Letters to the Editor

Cutting into crops

It’s common knowledge for most vegetable gardeners and farmers that even warm season crops like tomatoes, peppers, squash and melons don’t do well in intense heat. Once temperatures climb over the mid-80s, you start seeing lower yields due to reduced nutrient absorption, pollen development and shoot growth.

It certainly comes as no surprise that researchers have found that climate change could reduce crop yields of corn and wheat (“Global warming could hurt crop yields,” July 26). Corn and wheat are central to our food supply. We’re likely to have 2 billion to 4 billion more mouths to feed by 2050.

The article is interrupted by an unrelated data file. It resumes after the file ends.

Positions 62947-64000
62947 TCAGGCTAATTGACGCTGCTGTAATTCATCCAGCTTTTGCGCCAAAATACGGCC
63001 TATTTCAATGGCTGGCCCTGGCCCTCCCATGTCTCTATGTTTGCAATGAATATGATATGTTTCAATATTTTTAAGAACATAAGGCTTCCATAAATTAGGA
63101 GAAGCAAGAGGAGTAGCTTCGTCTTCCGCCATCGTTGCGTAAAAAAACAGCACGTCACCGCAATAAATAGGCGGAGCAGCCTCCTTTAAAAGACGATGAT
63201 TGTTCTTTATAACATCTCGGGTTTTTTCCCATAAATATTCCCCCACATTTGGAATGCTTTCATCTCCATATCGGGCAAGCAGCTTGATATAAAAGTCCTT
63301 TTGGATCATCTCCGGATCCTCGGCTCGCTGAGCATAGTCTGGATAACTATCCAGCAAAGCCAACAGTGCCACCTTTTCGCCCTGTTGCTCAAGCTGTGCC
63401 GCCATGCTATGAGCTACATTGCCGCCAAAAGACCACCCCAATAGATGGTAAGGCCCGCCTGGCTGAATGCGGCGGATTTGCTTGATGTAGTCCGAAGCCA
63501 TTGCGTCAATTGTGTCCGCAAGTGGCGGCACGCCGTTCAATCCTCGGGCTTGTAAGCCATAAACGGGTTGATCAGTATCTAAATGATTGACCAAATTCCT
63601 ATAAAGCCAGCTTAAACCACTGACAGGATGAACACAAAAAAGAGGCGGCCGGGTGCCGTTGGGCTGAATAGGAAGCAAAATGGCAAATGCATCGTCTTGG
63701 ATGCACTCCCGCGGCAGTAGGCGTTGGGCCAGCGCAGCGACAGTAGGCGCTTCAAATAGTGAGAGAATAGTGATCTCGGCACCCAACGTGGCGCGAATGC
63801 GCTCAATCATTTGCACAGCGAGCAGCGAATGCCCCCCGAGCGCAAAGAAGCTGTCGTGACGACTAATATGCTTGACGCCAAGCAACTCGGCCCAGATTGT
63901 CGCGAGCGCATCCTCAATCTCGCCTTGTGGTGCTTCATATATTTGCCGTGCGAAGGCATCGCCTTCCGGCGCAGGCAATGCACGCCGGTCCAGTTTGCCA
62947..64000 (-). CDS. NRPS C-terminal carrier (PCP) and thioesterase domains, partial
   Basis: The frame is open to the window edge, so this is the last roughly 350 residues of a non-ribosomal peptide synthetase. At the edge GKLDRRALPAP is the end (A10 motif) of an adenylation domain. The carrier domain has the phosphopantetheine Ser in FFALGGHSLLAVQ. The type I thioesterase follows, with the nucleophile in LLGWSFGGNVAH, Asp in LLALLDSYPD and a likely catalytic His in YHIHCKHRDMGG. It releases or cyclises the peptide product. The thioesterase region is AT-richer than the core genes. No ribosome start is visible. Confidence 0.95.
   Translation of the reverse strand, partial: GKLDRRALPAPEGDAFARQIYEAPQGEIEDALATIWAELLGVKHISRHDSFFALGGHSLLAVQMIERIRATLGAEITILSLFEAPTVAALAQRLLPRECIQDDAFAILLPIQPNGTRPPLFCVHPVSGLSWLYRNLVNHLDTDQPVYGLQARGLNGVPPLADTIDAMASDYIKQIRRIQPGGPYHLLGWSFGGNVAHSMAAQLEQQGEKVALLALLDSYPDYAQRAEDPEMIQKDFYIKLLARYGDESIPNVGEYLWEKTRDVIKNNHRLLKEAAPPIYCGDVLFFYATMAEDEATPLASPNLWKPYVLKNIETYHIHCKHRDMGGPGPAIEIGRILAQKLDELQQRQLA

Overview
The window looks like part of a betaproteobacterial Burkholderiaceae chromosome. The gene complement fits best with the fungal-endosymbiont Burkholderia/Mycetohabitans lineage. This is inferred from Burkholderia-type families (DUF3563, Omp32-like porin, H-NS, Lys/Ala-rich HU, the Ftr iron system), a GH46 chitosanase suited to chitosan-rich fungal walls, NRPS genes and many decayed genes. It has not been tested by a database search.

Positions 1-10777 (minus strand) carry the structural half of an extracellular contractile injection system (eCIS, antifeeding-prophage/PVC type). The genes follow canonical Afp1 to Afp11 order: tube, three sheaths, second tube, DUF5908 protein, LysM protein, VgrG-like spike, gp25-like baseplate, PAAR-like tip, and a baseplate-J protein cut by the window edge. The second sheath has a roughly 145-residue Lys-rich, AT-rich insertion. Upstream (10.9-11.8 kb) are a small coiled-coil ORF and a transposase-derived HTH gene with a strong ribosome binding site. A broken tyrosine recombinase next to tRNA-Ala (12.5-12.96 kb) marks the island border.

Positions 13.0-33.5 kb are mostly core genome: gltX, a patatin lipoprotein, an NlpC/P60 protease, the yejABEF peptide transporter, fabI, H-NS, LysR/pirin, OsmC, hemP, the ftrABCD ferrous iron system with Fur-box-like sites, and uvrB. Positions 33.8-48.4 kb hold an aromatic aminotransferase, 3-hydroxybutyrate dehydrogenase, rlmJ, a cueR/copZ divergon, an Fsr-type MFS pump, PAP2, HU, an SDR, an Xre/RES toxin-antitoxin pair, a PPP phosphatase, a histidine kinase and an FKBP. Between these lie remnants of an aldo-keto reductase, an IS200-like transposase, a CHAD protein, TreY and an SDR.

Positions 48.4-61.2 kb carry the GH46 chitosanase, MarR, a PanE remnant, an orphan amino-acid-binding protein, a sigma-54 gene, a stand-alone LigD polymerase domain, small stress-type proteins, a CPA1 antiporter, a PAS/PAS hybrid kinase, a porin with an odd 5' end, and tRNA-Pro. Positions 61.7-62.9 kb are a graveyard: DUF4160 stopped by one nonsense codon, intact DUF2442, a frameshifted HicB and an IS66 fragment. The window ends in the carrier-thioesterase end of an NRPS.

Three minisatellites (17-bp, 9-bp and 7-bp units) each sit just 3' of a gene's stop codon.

Each year we lose more and more arable land to desertification, rising seas, soil erosion and depletion. Droughts are also becoming more prevalent as Earth warms, straining food production further.

Rising CO2 levels are the main culprit behind climbing temperatures and the conditions leading to reduced crop yields. It’s time to lower our CO2 emissions and bring down the heat.

A revenue-neutral carbon fee established and divided, as proposed by Citizens’ Climate Lobby, has broad support from economists, returns fees from CO2 emitters to U.S. individuals and households, and would begin to slow global warming and its disastrous effects.